In their early days on the Ultimate field, every Current player had an older teammate or coach who took the time to guide them to a better understanding of the sport. Now as professionals, some of these players have taken on the role of mentor to help shepherd the next generation of potential stars.

Helping other athletes improve their craft is nothing new for the D.C. Current’s Daniel Kantor (Cornell University/ Boulder, Co.) who has been working as the head coach for George Mason University’s club Ultimate team for the past four years. In that time, he has built the program up from a squad of just 12 players to an A and B team with about 25 players each.

Kantor is one of three members of the Current that have joined up with Major League Ultimate’s new partner, CoachUp, to offer up their expertise to the Ultimate community. He is joined by Robert Dulabon (University of Pittsburgh/ Erie, Pa.) and rookie Glenn Poole (Rutgers University/ Land O’Lakes, Fl.).

Founded in 2012, CoachUp is a service that directly connects interested athletes with private coaches to help youth, high school students and adults looking to improve their athletic performance. They have made it their mission to help people change their lives through sports and fitness, a vision shared by Major League Ultimate and its players.

Kantor said that many of the lessons he hopes to share through the CoachUp program are the same that were instilled in him long before he ever picked up a disc.

“I attended a few of the Air Force Academy’s golf camps growing up,” said Kantor. “They stressed upon every player that we all should do something larger than ourselves in all aspects of life. Their words of wisdom continue to guide me to this day.”

Dulabon, a returning player for the Current, has been working with youth Ultimate players in Pittsburgh for the last several years. He said joining forces with CoachUp was an easy decision because it allows him to do two things he loves at once.

“Frisbee and training are definitely major passions of mine,” said Dulabon. “I always try to keep the game as a central focus in training. Whether it’s strength training, metabolic conditioning or agility drills, I get the kids to think about how that movement will help them be a better player. And it’s been great working with them and I’m excited to expand to a larger client base.”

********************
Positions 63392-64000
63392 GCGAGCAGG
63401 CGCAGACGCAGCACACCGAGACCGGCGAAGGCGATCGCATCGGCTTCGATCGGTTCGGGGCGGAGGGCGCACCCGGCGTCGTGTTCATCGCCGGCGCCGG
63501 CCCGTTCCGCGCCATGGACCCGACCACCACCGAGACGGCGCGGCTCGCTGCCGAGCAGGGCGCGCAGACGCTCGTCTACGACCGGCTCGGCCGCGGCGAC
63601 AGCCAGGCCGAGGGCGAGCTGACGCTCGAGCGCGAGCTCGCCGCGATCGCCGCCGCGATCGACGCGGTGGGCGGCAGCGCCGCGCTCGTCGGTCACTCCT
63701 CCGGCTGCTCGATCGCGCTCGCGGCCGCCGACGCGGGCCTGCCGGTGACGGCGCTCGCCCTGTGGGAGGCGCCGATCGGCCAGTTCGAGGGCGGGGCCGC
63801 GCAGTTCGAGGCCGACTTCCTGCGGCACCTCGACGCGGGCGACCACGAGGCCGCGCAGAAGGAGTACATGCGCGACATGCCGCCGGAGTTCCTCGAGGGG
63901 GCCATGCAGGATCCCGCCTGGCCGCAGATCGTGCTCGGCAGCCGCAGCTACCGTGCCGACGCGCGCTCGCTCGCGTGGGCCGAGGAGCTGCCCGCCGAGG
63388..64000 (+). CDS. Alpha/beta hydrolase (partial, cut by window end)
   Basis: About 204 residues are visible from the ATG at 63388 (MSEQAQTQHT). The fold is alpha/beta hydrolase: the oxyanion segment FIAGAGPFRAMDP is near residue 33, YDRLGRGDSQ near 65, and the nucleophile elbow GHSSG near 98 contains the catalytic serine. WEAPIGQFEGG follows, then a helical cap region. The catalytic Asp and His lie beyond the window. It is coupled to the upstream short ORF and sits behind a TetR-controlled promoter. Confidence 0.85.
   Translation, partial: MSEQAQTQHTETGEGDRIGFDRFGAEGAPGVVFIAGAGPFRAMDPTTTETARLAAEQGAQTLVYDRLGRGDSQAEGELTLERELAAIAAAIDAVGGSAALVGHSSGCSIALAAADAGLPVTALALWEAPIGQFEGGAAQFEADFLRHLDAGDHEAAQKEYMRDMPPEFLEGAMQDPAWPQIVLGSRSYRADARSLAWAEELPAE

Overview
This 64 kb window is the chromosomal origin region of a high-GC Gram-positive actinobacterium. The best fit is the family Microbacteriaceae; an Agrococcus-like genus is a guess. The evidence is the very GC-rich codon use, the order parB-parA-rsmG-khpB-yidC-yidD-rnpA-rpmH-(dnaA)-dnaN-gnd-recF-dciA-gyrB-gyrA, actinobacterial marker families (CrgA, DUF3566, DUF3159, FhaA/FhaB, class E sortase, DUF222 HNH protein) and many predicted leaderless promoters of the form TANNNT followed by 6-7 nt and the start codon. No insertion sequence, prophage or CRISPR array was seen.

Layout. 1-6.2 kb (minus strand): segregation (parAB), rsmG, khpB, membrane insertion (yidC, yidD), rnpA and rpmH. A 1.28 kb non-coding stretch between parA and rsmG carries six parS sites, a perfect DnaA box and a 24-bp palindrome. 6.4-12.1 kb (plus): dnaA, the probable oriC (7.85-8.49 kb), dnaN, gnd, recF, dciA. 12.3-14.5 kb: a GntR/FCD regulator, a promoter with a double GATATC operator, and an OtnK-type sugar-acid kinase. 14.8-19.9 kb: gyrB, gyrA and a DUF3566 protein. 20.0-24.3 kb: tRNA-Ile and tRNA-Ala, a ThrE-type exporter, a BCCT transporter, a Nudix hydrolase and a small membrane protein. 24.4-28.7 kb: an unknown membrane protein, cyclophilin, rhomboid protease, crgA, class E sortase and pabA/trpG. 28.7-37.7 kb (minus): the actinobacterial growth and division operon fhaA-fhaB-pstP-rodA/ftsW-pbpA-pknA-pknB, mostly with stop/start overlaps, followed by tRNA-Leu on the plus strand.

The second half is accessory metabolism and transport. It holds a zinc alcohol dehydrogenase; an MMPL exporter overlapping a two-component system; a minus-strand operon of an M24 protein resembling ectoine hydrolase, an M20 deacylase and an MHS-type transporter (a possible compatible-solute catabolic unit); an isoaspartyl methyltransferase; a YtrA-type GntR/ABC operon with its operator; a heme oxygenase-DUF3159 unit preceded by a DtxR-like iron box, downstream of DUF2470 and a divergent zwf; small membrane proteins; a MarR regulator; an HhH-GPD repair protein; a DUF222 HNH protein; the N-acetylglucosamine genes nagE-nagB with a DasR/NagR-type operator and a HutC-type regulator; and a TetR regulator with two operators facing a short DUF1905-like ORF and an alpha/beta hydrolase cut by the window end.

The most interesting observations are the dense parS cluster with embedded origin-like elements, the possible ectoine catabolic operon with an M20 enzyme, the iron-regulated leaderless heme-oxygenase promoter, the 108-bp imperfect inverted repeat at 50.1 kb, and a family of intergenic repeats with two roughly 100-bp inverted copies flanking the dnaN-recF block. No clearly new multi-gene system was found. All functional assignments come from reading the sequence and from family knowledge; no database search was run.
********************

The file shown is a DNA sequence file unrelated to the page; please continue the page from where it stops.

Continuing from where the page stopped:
Poole believes that his time working as a coach has provided him with a different prospective on the game, which in turn makes him a more effective player.

“Ultimate is absolutely a passion of mine, and coaching is a part of it I really enjoy,” said Poole. “It gives me perspective on the game that I can’t get as a player, and it’s both fun and fulfilling to teach other players. New players have an enthusiasm that’s really refreshing to be around, so even after I retire I definitely hope to keep coaching.”

But before Poole and the others decide to hang up their cleats they look forward to sharing their Ultimate wisdom with those who are thirsty for knowledge.

For more information about CoachUp, visit their website at

One Response

  1. Ralph Ralphson

    Daniel Kantor is not a coach … he is a miracle maker. You will get better both physically and mentally under his tutelage. As an Ivy League educated ultimate player he possesses the cognitive abilities to really teach the game TO you. This is just a personal anecdote, your mileage will vary. Not bad to look at either 😉


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